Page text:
Thursday, February 7, 2013

Little Red, a Vicktory Story

Little and her portrait by Pet Studio Art.

Little Red was rescued from Michael Vick’s dog fighting operation in 2007. Well, I guess we shouldn't call it ‘rescue’ right away, since the dogs that were taken from the ‘Vick’ property were actually placed in custody for the next several months before truly being rescued.

Little Red was one of twenty-two of the Vick Pit Bulls that was sent to Best Friends Animal Sanctuary in Utah. It was here that a dedicated team of dog behavior specialists met and set up a plan for working with these pups in order to rehabilitate them to their ultimate goal; being adopted into loving homes, a place that these pups had never had before.

The 22 dogs that were sent to Best Friends were among the most traumatized of the pups. Little Red in particular was used as a “bait dog” (a dog that is used for the fighters to practice on). Many of her teeth were filed down or removed completely, so she would not be able to harm the other dogs, her body is covered in scars and she has a serious illness called Babesia, a common disease in dogs that experience deep puncture wounds during fights.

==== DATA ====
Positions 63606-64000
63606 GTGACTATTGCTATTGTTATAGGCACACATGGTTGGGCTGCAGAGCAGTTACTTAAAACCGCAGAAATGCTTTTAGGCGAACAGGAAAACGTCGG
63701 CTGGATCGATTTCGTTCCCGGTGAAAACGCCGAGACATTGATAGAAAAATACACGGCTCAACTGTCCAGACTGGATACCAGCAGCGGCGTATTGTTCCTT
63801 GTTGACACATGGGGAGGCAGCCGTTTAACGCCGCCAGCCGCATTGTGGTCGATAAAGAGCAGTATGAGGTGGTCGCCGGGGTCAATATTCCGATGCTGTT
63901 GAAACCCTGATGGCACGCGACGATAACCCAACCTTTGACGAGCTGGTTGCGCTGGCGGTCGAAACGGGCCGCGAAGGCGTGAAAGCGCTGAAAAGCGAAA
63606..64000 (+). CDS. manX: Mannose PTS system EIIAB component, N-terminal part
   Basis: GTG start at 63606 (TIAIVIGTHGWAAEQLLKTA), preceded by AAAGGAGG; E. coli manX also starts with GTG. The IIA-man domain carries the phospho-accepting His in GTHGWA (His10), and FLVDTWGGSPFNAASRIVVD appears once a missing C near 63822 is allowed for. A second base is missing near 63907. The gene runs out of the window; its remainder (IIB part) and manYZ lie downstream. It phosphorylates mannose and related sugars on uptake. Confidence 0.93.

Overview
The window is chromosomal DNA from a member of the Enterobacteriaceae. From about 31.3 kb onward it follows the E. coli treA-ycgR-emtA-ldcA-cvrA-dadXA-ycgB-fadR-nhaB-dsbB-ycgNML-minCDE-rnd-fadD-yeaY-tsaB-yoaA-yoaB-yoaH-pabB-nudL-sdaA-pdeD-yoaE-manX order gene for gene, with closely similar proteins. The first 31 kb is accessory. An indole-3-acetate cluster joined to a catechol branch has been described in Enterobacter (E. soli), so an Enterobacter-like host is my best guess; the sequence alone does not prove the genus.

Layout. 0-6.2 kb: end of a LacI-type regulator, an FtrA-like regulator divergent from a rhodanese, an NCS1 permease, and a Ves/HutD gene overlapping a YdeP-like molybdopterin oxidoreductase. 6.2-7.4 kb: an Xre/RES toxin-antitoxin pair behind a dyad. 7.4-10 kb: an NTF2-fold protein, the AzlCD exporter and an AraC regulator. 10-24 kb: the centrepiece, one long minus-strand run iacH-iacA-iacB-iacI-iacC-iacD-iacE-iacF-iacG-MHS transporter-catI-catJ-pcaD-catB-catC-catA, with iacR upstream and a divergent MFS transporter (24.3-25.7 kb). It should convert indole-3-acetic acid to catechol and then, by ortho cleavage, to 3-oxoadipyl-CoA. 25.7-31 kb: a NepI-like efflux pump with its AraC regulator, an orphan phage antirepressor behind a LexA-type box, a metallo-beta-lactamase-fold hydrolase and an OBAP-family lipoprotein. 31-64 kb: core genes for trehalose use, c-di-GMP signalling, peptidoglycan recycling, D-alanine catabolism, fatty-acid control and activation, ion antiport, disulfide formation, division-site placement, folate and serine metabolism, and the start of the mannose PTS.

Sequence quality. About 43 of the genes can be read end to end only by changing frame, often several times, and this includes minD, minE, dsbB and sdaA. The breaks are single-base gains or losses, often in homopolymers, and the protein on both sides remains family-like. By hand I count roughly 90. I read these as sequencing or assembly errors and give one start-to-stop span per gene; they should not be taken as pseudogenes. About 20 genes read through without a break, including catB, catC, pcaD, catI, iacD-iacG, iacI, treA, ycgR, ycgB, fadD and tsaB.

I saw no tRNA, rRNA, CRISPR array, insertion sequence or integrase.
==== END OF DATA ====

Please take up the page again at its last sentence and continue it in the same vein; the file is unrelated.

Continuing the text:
Despite all of the outward and inward trauma when Little and her friends arrived at Best Friends, the staff was determined to ensure that these pups were given the best chance at a happy life, even the dogs that are court ordered never to leave the Sanctuary are given the best care both physically and emotionally by the team that looks out for them.

Little at Best Friends.
For every animal lover in America, it was impossible not to watch the story of the ‘Vicktory’ dogs. Little’s now mom, Susan,  was no exception and enjoyed reading all about the pups in the Best Friend’s magazine, where she fell in love with Little’s smile. While she enjoyed reading about all of the dogs, something about Little Red stuck with her and during Little’s 2nd year at Best Friends, Susan stopped by to visit. Although Little was extremely shy and would not approach the fence, Susan was able to see Little interact with another dog. It was love at first glance and although she was not able to meet Little face to face because of the court order (Little Red was still not ready to interact with volunteers), she did decide to volunteer at Best Friends, even being able to work in Little's Unit and observe her in her ‘shy dog’ class; a class where staff members sit in a room and when one of the ‘shy dogs’ approach them of their own free will, they get a treat! Little loved being around other dogs and would prance and smile, it was hard not to be smitten with her.